How a Logical Man Became a Fan of a Psychic Mystery Series
At first I thought I was drawn into the series despite the psychic aspects. (I'm not a total skeptic, but forty years of teaching logic hardly prepared me for a protagonist who uses crystals to see into the past.) However, I soon realized there was no "despite"; I liked the character. Being psychic is part of who she is, so I liked that too. I came to this realization by channeling Mae (in my own semi-logical and metaphorical way). She is trying to get in touch with her true self. I got in touch with myself as a writer and remembered what I say when people ask for advice about writing genre fiction. "Forget the genre," I advise them. "If you think mysteries are about clues, you'll write a terrible book. If you think science fiction is about black holes and distant galaxies, you'll write a terrible book. All fiction is about characters dealing with the events of their lives. If the characters are people we can empathize with and care about and the events they are dealing with are significant, it doesn't matter what the genre is."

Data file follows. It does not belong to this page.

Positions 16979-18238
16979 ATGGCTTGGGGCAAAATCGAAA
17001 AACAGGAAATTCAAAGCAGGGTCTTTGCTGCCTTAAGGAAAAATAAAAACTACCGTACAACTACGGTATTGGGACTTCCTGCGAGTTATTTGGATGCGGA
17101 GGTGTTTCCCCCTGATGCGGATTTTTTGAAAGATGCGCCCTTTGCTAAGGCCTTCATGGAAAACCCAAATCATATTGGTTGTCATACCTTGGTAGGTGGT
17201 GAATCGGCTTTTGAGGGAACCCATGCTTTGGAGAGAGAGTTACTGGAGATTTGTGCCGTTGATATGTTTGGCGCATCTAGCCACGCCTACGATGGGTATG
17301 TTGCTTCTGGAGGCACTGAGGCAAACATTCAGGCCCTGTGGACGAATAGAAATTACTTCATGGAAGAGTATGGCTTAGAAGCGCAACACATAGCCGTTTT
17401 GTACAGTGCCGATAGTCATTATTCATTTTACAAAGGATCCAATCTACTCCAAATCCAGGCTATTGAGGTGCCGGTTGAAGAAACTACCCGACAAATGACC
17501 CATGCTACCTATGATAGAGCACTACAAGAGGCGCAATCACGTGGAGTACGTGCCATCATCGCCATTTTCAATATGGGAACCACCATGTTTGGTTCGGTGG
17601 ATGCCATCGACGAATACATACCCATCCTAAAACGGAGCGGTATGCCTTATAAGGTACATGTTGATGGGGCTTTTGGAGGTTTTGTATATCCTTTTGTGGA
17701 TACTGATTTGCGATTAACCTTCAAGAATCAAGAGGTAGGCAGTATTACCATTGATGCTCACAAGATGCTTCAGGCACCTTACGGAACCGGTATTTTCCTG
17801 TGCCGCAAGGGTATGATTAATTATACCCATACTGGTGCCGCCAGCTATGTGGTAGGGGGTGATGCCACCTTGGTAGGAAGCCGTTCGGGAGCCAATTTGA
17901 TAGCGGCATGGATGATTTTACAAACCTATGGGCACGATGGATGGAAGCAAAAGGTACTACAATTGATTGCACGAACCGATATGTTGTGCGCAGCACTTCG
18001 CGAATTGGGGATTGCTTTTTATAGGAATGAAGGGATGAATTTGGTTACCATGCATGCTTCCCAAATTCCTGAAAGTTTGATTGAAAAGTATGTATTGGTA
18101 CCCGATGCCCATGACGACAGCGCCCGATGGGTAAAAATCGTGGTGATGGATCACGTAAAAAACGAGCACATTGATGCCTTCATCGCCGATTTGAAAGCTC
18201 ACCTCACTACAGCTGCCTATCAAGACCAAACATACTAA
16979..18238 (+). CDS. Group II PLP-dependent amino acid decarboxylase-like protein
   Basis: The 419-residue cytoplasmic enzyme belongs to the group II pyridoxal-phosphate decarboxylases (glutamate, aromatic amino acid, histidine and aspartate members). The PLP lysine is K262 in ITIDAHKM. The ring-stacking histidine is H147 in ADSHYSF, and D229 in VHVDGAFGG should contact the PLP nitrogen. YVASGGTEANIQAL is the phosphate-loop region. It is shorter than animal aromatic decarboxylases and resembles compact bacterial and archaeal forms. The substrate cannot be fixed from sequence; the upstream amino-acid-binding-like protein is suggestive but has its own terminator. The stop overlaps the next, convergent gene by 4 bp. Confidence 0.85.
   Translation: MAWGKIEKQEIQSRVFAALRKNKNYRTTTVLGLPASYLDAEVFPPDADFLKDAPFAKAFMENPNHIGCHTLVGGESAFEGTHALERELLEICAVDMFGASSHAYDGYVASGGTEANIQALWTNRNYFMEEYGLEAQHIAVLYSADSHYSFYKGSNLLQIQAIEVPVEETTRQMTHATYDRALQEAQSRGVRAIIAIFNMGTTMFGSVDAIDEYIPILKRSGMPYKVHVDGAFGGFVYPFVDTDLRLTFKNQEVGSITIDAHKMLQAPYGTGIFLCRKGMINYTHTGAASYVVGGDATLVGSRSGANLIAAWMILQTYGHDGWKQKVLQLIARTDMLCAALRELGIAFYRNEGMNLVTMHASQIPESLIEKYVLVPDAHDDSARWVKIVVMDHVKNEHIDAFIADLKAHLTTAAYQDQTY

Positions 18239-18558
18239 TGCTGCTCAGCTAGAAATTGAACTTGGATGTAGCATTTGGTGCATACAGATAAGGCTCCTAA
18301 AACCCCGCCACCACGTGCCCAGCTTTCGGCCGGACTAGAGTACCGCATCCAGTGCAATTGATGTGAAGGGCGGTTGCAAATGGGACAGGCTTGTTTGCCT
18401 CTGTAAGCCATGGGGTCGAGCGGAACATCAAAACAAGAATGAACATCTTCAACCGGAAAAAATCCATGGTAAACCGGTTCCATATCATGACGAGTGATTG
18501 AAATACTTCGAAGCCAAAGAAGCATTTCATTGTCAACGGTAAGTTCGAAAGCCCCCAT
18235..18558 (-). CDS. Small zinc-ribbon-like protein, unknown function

What Mae Martin is dealing with in this delightful series is a gift. Or a curse. It can be used for good or evil. It can make people in her community think she is a witch. It can drive a wedge between her and her husband, a good man she wants to hang on to. It can also help her battle another psychic who has abused his gifts and the women around him. And, most importantly, it can help her discover her past, a father she knows so little about, the mystery he conceals. And this leads her to a new life as the series progresses.
All of this takes place in the context of a classic mother/daughter drama that is so true to life that even an over-the-hill insensitive male logic teacher can understand it. And as with all mother/daughter drama, there is also a lot of humor.
Mae is a character you will connect with and care about as she tries to deal with the curve balls life throws her, an apt metaphor since Mae was a softball player. I found myself rooting for Mae as she tries to weave together the suppressed and hidden strands of self and her history and cheering silently when she succeeds. But mostly, I found myself looking forward to the next book in the series.
J.Michael Orenduff, author of the Pot Thief Mysteries